Because compact machines can slot into smaller spaces, they can also help you create shorter, more efficient production runs. Rather than being constrained by machine size and the space available in your facility, you can set machines like the melter in place exactly where they’re needed. This can help reduce the length of pipes required and the overall time needed to create each product. Even if this only equates to milliseconds per bar, when you’re producing thousands of bars per day this can have a discernible impact on profitability. 

When Pittsburgh, PA’s Trufood Manufacturing was looking at options for a new melter, a smaller footprint and shorter pipe runs were two key criteria. They found that the V20 was able to deliver in both areas, which helped them save time and boost efficiency.  

Project Engineer Mike Berko explains: “The short length of piping means the circuit can be broken down into easy-to-handle individual components that can be easily and thoroughly sanitised in a fraction of the time that would be required with a traditional setup.”  

2: Diversify your product offering  

While some businesses manage to thrive while sticking to one or two well-loved lines, profitability isn’t always about sheer volume. With consumers demanding frequent new product launches, different types of product to meet dietary needs and interesting ingredient combinations, increasing the variety of SKUs you produce can be another path to boosting your bottom line. 

The right equipment can help. Older machinery tends to be designed for a single product or category, with little flexibility. Now, modern machinery can be used for multiple types of product and process, making it easier to adapt your facilities as you develop new product lines.  

Again, the V20 Melter is a great example. It’s a flexible melter, rather than one designed to work with specific bar-line machinery, so it can be adapted for use in all types of facilities. Importantly, the V20 is designed for ease of cleaning and breakdown as well, making it quick and efficient switching between product lines, even if you’re working with allergens. When you’re producing more products in smaller volumes, this is crucial.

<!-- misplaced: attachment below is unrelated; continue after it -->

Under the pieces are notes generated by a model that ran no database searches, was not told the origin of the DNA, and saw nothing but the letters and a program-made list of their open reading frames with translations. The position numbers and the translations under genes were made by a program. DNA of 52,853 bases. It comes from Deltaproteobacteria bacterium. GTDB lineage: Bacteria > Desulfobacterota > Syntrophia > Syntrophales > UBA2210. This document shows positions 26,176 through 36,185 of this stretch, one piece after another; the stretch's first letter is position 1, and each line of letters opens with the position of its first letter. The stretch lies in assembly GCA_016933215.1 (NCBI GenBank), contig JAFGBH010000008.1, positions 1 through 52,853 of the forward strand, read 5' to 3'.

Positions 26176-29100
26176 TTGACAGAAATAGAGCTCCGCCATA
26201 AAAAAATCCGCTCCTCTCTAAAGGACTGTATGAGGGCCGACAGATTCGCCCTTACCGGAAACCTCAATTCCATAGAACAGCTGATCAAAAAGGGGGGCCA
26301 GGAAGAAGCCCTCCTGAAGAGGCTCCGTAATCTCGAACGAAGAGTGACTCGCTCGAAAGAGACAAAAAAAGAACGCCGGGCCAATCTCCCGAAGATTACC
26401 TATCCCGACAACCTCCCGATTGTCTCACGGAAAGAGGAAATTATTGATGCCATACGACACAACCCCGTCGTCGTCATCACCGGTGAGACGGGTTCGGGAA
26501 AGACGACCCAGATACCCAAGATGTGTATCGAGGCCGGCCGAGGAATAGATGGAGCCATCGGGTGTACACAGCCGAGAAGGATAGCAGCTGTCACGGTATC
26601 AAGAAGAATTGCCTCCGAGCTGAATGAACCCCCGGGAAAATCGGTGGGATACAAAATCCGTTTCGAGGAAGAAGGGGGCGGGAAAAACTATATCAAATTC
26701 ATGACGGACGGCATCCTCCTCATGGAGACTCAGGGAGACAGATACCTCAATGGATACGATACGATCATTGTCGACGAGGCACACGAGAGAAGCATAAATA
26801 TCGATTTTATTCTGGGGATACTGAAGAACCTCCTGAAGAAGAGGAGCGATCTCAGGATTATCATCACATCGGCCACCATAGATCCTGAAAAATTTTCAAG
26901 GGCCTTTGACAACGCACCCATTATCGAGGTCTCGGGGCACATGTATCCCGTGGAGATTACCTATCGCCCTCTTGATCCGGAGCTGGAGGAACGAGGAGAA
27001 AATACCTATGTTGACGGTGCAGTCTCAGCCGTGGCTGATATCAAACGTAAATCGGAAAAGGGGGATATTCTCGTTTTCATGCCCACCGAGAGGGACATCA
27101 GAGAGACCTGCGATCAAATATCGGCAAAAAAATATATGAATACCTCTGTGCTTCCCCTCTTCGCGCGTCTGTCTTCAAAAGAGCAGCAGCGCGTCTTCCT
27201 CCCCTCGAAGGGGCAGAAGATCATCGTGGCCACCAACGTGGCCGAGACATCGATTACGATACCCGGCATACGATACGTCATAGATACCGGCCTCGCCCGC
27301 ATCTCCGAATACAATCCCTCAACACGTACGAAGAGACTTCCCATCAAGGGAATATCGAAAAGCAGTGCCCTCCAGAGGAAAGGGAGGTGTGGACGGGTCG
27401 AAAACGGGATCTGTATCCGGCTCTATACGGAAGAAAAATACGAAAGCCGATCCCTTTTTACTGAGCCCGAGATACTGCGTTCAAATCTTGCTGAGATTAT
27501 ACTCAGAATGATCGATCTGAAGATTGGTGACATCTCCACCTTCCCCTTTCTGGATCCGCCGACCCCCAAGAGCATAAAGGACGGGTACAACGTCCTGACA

TruFood Manufacturing sells a wide range of products, including chocolate, protein bars, and other health-focused foods. Their broad product range means flexibility is a must at their production facility. Project Engineer Mike Berko explains why: “Ease of use, ease of sanitation, minimal downtime for sanitation and flexibility to switch between products to keep up with our customers’ demands.”  

3: Machinery matters  

Better machinery and equipment seems like a logical step in boosting efficiency – unfortunately, you can’t draw a straight line from new machinery to a better bottom line. Any investment in new machinery needs to be backed by gains in productivity over time.   

Although you won’t necessarily see a return on your investment immediately, you must be able to forecast improved efficiency and a boost to your bottom line in the long term. This is where seeking out flexible, modern equipment can make a difference – it can help you maximise efficiency and increase SKU production in future, even if that’s not a priority right now. 

National Foodworks Services is an Illinois-based facility that manufactures food products for a wide range of smaller operators. The business has invested in the best possible equipment for their production floor – after all, that’s what drives profitability.